Cancelled Sheep Count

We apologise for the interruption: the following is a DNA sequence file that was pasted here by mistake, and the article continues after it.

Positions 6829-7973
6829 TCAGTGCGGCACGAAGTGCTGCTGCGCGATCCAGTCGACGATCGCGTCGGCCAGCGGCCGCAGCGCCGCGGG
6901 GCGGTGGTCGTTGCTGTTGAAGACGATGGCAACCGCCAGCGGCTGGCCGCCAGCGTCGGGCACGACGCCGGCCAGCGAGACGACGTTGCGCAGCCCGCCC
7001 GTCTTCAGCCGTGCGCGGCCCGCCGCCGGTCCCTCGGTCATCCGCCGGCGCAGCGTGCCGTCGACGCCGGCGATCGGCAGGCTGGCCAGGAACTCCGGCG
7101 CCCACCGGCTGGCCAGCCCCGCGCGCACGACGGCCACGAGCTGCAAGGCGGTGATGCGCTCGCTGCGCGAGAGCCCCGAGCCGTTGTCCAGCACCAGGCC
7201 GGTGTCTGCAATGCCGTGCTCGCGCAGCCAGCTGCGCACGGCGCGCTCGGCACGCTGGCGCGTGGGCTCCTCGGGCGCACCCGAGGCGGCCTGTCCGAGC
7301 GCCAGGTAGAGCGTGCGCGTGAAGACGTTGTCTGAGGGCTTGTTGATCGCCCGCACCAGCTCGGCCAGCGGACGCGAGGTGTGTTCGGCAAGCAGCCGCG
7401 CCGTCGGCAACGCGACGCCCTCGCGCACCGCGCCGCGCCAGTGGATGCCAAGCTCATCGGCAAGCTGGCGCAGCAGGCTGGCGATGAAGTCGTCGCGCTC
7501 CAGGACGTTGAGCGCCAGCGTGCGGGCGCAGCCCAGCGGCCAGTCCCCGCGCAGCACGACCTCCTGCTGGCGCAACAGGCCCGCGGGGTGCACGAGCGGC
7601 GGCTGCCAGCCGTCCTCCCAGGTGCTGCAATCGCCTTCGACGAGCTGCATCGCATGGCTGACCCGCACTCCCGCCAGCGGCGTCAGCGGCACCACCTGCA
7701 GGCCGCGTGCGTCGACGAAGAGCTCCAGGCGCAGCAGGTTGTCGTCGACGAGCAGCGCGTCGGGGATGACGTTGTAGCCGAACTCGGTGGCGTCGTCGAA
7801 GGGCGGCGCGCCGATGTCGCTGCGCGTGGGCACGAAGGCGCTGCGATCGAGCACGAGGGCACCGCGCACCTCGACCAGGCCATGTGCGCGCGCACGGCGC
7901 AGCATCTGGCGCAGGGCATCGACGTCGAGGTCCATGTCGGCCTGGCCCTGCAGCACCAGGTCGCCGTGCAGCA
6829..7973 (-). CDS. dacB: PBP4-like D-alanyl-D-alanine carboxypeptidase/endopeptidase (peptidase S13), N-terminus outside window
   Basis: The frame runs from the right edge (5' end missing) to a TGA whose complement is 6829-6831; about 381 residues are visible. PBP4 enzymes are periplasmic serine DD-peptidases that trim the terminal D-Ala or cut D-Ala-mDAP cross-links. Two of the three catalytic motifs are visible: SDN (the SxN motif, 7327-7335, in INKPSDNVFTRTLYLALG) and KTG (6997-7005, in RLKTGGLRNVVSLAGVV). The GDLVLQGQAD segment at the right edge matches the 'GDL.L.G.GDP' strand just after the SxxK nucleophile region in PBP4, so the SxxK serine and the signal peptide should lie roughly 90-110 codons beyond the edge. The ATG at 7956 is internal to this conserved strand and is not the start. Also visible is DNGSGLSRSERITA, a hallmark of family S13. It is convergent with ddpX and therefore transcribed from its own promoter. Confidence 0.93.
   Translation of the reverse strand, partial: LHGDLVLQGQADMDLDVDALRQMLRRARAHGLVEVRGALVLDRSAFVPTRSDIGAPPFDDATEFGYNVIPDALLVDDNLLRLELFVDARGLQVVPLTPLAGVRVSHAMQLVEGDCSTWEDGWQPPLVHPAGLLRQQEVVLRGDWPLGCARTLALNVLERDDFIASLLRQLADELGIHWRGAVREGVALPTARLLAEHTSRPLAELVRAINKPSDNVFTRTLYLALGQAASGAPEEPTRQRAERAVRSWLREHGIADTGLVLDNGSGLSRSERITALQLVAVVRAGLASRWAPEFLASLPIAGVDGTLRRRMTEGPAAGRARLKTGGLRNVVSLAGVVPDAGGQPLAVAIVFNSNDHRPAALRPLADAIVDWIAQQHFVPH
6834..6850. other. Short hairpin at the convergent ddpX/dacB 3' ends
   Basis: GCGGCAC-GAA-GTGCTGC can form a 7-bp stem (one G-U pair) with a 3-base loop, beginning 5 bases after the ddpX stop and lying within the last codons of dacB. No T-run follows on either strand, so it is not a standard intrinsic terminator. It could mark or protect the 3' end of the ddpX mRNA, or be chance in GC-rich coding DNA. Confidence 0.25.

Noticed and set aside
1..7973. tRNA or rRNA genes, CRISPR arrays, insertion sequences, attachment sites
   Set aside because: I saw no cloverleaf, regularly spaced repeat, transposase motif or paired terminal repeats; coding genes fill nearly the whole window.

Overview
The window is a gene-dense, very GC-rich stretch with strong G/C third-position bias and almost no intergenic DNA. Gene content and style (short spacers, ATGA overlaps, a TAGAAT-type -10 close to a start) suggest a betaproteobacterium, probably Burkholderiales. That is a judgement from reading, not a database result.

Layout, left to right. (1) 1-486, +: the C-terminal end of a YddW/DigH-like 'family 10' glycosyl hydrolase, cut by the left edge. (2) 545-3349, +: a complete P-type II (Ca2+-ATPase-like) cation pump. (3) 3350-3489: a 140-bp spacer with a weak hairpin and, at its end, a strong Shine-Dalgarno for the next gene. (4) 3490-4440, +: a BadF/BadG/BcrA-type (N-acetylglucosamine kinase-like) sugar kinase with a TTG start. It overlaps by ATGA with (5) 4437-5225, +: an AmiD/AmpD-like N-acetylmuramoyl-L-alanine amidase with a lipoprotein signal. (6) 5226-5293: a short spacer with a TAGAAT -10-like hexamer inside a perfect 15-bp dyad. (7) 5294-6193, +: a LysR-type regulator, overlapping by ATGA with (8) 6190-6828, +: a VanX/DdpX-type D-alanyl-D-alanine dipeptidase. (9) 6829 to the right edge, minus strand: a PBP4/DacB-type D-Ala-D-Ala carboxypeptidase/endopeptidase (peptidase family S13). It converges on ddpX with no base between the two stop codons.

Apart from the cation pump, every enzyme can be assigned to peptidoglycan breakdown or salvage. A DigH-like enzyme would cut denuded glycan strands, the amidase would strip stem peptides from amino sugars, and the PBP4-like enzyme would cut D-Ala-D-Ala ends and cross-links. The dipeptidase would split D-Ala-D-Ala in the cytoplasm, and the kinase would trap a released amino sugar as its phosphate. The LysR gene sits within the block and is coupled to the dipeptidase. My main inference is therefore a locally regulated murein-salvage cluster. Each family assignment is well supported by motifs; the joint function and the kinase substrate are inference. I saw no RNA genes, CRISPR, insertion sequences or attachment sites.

Good Morning, I’m Kinsee Morlan in for Annica Colbert….it’s Monday, July 19. So...EVERY YEAR FOR 50 YEARS, PEOPLE HAVE GONE OUT TO THE DESERT TO COUNT the endangered BIGHORN SHEEP population. BUT NOT THIS YEAR. More on that story later in the show, but first, let’s do the headlines. *** Southwestern College hosted a memorial yesterday to commemorate the 37-year anniversary of what was...at the time…. the largest mass shooting in American history. People gathered at The Higher Education Center in San Ysidro...at what was the scene of the shooting…To pay tribute to the 21 victims who lost their lives on July 18, 1984 when the shooter fatally shot 21 people and wounded 19 others before being killed by a police sniper. *** And another shooting on the other side of the country over the weekend got San Diegan’s attention… San Diego Padres fans watching the game against the Washington Nationals Saturday watched as the game got suspended in the sixth inning after three people were shot right outside the ballpark. There were some scary moments as fans began fleeing their seats when the ballpark was evacuated…. Three people were injured in the shooting. *** Big news broke Friday afternoon...news that impacts lots of people here in our border region… A federal judge in Texas on Friday ordered an end to DACA...the Obama-era program that prevented the deportations of some immigrants brought into the United States as children…. The judge ruled in favor of Texas and eight other conservative states that had sued to halt the Deferred Action for Childhood Arrivals program, which provides limited protections to about 650,000 people. Those already enrolled won't lose protections, but the judge is barring the processing of new applications. *** And Covid cases are climbing in our county...We’re averaging about 270 cases a day over the past week and just a month ago, the average was less than 100 cases per day. **** From KPBS, you’re listening to San Diego News Now. Stay with me for more of the local news you need. MIDROLL 1 The heatwaves that have rippled across the Western U.S. this summer are causing problems for wildlife researchers. In the desert outside San Diego, an annual bighorn sheep count is canceled. KPBS reporter Claire Trageser says the decision was made after a volunteer died. It was supposed to be the 50th anniversary of a citizen scientist tradition. Every year for three days in early July, volunteers hike into the desert, sit in the shade all day, and count sheep. SOT “I’ve got the male, the male’s going down, down, down to the water right now.” That’s from a video made at last year’s count. Volunteers like Callie Mack say their efforts help keep tabs on the Peninsular Bighorn Sheep, which are endangered. SOT “You hike up there, and you’re all hot and sweaty and you’re carrying some gear and you’re saying to each other, why do we do this every year, this is just miserable.” Mack has been going to the count for 35 years, and says it’s worth it. SOT “All of a sudden you start seeing sheep coming down to get a drink or come into your count site and everything changes, it’s like the sun coming up.” But not this year. Right before the scheduled count, a volunteer was out in the 116-degree heat stashing water for sheep counters to use. He died of heat stroke. The state parks department decided to cancel the count. Volunteers like Mack were not happy. SOT “Honestly we felt like we’d been slapped hard in the face by state parks. They might have made some modifications, they could have gathered us all together beforehand and said look, we don’t want this to happen again, be extra cautious.” The California state parks department wouldn’t do an interview about the decision. But here’s part of a pre-recorded statement spokesman Jorge Moreno sent. SOT “While California State Parks appreciates the citizen science surveys, it should be noted this data set is only one piece of the overall bighorn sheep recovery plan.” He says the extreme heat makes the count just not worth it. And there are other ways to count sheep, including using helicopters, cameras and GPS collars. But researchers at Oregon State University say a combination of all methods, including first hand observation, is best. SOT “And I’m speaking quietly because I’m watching a group of bighorn sheep.” Professor Clinton Epps monitors bighorn sheep populations by checking for parasites in their droppings. SOT “OK, we’ve been here about 20 minutes, and a collared ewe did just drop pellets so we’ll collect the samples and then move on and try to find a different group of sheep.” He says an annual census done in the same way every year is also important. SOT “That's a long dataset and we don't have many long data sets in this business like that.” And that dataset helps researchers like him know whether conservation efforts are working. He says cameras and collars also help--as long as you have someone to review all the footage. SOT “It's expensive and it's hard. And, you know, it's one thing to put out cameras, it's another to sit there and review hundreds, maybe thousands of hours worth of videos or, you know, thousands of gigabytes worth of photos.” Epps says in person counting can also spot issues like disease. But that won’t be happening this year. The state parks department says they’ll work on safety plans so the count may return in the future. If it doesn’t, volunteer Callie Mack says more will be lost than just a sheep census. SOT “It makes more ordinary citizens aware of why the bighorn needs protection.” At last count, there were less than 800 Peninsular Bighorn sheep. That story from KPBS investigative reporter Claire Trageser. *** CALIFORNIA LAWMAKERS have APPROVED THE NATION’S FIRST STATE-FUNDED BASIC INCOME PROGRAM. CAPRADIO’S ED FLETCHER HAS MORE ON WHO’S ELIGIBLE FOR THE pilot program . [ED] THE BILL APPROVED BY THE STATE SENATE AND BACKED BY THE GOVERNOR WILL MAKE $35 MILLION DOLLARS AVAILABLE AS GRANT MONEY TO LOCAL GOVERNMENTS THAT HAVE BASIC INCOME PROGRAMS. THE PROGRAMS SUPPLEMENT EXISTING SOCIAL SAFETY NETS WITH NO-STRINGS-ATTACHED MONEY FOR PEOPLE IN POVERTY. NANCY SKINNER, WHO CHAIRS THE SENATE BUDGET COMMITTEE, SAYS THE GRANT MONEY COULD FILL A BIG NEED. SKINNER: “IF YOU'RE IN THE FOSTER SYSTEM UP TO A CERTAIN AGE, YOU ARE PROVIDED FOR. AND YET THEN WHEN YOU TRANSITION OUT WHILE WE HAVE SOME SUPPORT SERVICES, BASICALLY YOU'RE KIND OF JUST LEFT OUT ON YOUR OWN.” [12.7] IN ADDITION TO CHILDREN AGING OUT OF THE FOSTER SYSTEM, THE STATE FUNDING PRIORITIZES PREGNANT WOMEN. AS THE MAYOR OF STOCKTON, MICHAEL TUBBS’S BASIC INCOME PROGRAM SENT $500 TO A SELECT GROUP OF RESIDENTS IN POVERTY. HE’S NOW AN ADVISOR TO GOV. GAVIN NEWSOM AND CHAIRS THE MAYOR’S FOR A GUARANTEED INCOME GROUP. TUBBS: “THE IDEA IS THAT 500 DOLLARS A MONTH OR A THOUSAND DOLLARS A MONTH WILL ALLOW THEM TO BE MORE PRODUCTIVE, TO WORK, TO TAKE CARE OF THEIR CHILDREN, TO BE LESS STRESS AND BE LESS ANXIOUS.” [9.3] HE SAYS WHILE THE STATE MONEY HAS A SPECIFIC FOCUS, LOCAL PROGRAMS WILL BE ABLE TO TARGET A WIDER AUDIENCE. And that was Ed Fletcher Reporting for CapRadio in SACRAMENTO.. **** Coming up…. Looking back at two decades of war, some San Diego families are not able to turn the page as the U.S. pulls out of Afghanistan. That story after a short break. MIDROLL 2 For many in the public Afghanistan was America's back-burner war….far away, often overshadowed by war in Iraq. As us troops continue pulling out….the survivors of a fiery helicopter crash 15 years ago that killed 10 soldiers say time does not heal all wounds. KPBS, military reporter Steve Walsh has the story. He also sits down with Midday Edition host Maureen Cavanauch to discuss the story. Speaker 2: 00:25 Just to know Donahoe was 24 years old. When he enlisted in the army, he had already graduated college. His parents, pat and Pam still have his pickup truck out front. They drove it home to San Diego after visiting him at Fort drum just before he deployed to Afghanistan in 2006. And Speaker 3: 00:41 We took him out to dinner at his favorite Chinese restaurant, which he loved. And that was the last time we saw him live. Speaker 2: 00:49 It's been 15 years since Justin died in a fiery helicopter crash on a mountain side in Coonara province, along with nine other soldiers, Speaker 3: 00:58 Fathers aren't supposed to bury children. There is no closure for that. There is a, a internal kernel of you that is still filled with grief. Speaker 2: 01:13 Justin O'Donoghue was a cavalry scout with the 10th mountain division. His platoon was on a mountain at night near the Pakistani border. One of Justin's platoon mates. Nick Pelosi says the landing zone was only large enough for the giant Chinooks rear wheels to touch down on the third, try the rear rotors struck a tree top and it just tumbled and exploded. And it was a mass mass current as basically they had been in the field for weeks. Part of operation mountain lion. The goal was to retake territory captured by Al-Qaeda and the Taliban. It was so hot that we couldn't get down in there. So we're yelling if you're hurt and you're still alive, you know, move or make a song, something, and we'll, we're going to come down and get you in the morning. The survivors came down to recover. The bodies Polozi was injured after he was knocked out of the helicopter during an earlier attempt to land. I mean, it was about nine 11. And at this point, I don't really know. I don't really know what that's about. Polozi left the army after that first 18 month deployment. He's now living on a farm in upstate New York, near where he grew up. The damage that comes from this stuff is unbelievable. You know, none of these families are ever going to be the same after this. Speaker 2: 02:46 Justin left one last voicemail before heading into the mountains in Afghanistan, just to tell his parents, he was okay. They were a military family. Justin's father spent his career in the Navy, his brother, Kyle, a Navy pilot, Donna Ho's mother, Pam says some days are harder than others. Speaker 4: 03:05 I don't, I don't agree with the war because I think a lot of kids, a lot of boys got killed for no reason. We didn't win anything for anyone. You know, why were we there? I don't know anymore. Speaker 2: 03:24 The O'Donnell house sat around the same dining room table where army officers sat to tell them the findings of the crash nearly 15 years ago, Speaker 3: 03:32 When all is said and done the helicopter still Christ and our sons still died. Speaker 2: 03:36 The army rule, the crash and accident. I heavily redacted copy of the crash reports. As two sergeants told their leadership that they considered the night landing high risk and didn't understand why it was being attempted. Regardless. The effective end of the war in Afghanistan doesn't offer any solace to the O'Donnell hoes, Speaker 3: 03:54 Move on with the rest of your, your life. And you don't forget, you don't ignore you. Don't let it slide by. I have a compartment in me that's Justin Speaker 2: 04:06 America has never had a conflict that's stretched on for so long that the parents of fallen soldiers were still watching the war on TV long after their children had died. As the Afghan war finally comes to an end, Pam and pedo Donahoe are moving forward without moving on. Speaker 1: 04:26 Joining me is KPBS, military reporters, Steve Walsh, and Steve welcome. Speaker 5: 04:32 I'm Maureen. Speaker 1: 04:33 Now the sacrifice of this family and the Afghan war is part of two decades of us casualties in that country. More than 2300 us military personnel have been killed. And yet, as you say, this has been America's back burner war. Why do you think that is? Speaker 2: 04:52 Well, you can make the case that Afghanistan stopped being at the forefront of public attention, right after the invasion of Iraq. In 2003, you look at all the publicity surrounding the departure over the last few weeks. You know, I'm watching this a bit more closely, so I can see some of the benchmarks as the U S starts to pull out. You know, we have a largely left Afghanistan already, but you're not really seeing, um, these stories making, you know, the top headlines, uh, you know, some of that is the Biden administration. They're not looking for that mission accomplished moment. They're more interested. It seems to not Telegraph their moves so they can avoid a confrontation with the Taliban. On the way out. Speaker 1: 05:36 One of the soldiers you spoke to in your feature says the war used to be about nine 11, then he didn't know what it was about. And that questioning about the purpose of the war is shared by Justin's parents. Wasn't it? Yeah. Speaker 2: 05:50 Justin's mother, especially. She really didn't understand why we had been there for so long and had the most difficult time in trying to explain that, um, his father had very similar, had a very similar viewpoint, even though he's, uh, he had a military career himself in the Navy and was a civilian contractor. In fact, he even did a crash investigations as part of his job, so he could understand what had happened to his son, but it's, you know, it's especially hard to explain the more after the seal team killed Osama bin Ladin back in 2011, there's just a sense that nothing really changed. Long-term, you know, we honor the sacrifice that, uh, these men and women made for our country and for their comrades. But overall, the goal seemed kind of murky Speaker 1: 06:38 This week. The top general in Afghanistan stepped down and that's apparently a signal of the end of the war. Can you tell us about that? Oh yeah. Monday Speaker 2: 06:47 General Austin Miller stepped down as the commander of the American led forces in Afghanistan. They had a change of command ceremony in Cabo, which effectively ended the us war in Afghanistan after 20 years. You know, we have largely left already except for a small force, which remains mainly to protect the embassy in our residual forest. That's basically handing off control to Turkish forces, but you know, after 20 years, this is not the top story this week, even though, you know, for the most part, the war is over and, and don't expect any big homecoming parades. This will most likely be a very quiet end to America's longest war. Speaker 1: 07:26 And since the war in Afghanistan lasted a generation, I wonder if the end of the war is having as big an impact as you might think it would on camp Pendleton. You know, so many young Marines were barely born when this war started. Speaker 2: 07:42 I'm always told that, you know, the Marines are, um, are the youngest fighting force. So most of the people who fought in Iraq in Afghanistan, um, they're either at the very end of their careers or they've they've left long ago, I've been told by a us Marine headquarters that there are no Marines who are part of the remaining troops. So that means no one from camp Pendleton or, or 29 palms are left on the ground. So, you know, I'm going to be sitting down with members of the dark horse battalion, which spent seven months in, in Helmand province in Afghanistan. They will go down as having the highest number of casualties of any American unit during this war, you know, 34 Marines lost limbs. And they're living with the legacy of a co this conflict in, and they'll be living with it for the rest of their lives. Their injuries though, did drive a revolution in prosthetics. So I'm really actually looking forward to sitting down with them and talking with them and, you know, really getting a sense from them of what, uh, what their understanding is of the war. Speaker 1: 08:44 The U S okay is gone, but our stated enemy, the Taliban remains is the Taliban part of a new Afghan government. Speaker 2: 08:54 Well, you know, we think we forget that talks are still ongoing with the us and the telephone and the Afghan government it's been described as a slow growing, even by optimists. Um, you know, many observers say the Taliban is just waiting for the U S departure. They've already taken wide swaths of the country. The Biden administration said that they, uh, they're confident that the Afghan government will hold its, uh, at least at the population centers around Cabo. But you know, we'll see when you spoke Speaker 1: 09:23 With Justin's family, the Donna hos, did you get the sense that they were glad the Afghan war is finally over Speaker 2: 09:31 Well for them and for everyone else who lost a loved one in that more, it does not bring back back their son or daughter, you know, it doesn't bring back their son or any of the people who died in that crash that day back in 2006 Justin's dad talks about there being no such thing as closure. When you lose a son, it was clear that they, uh, they haven't been able been able to describe the purpose behind this war for a very long time. Um, they seem relieved that it's over, but it, it really, it doesn't really end the pain that they will take with them for the rest of their lives. **** And that was Midday Edition host Maureen Cavanauch talking with KPBS military reporter Steve Walsh. That’s the show. Thanks for listening...I’ll be back with you tomorrow morning.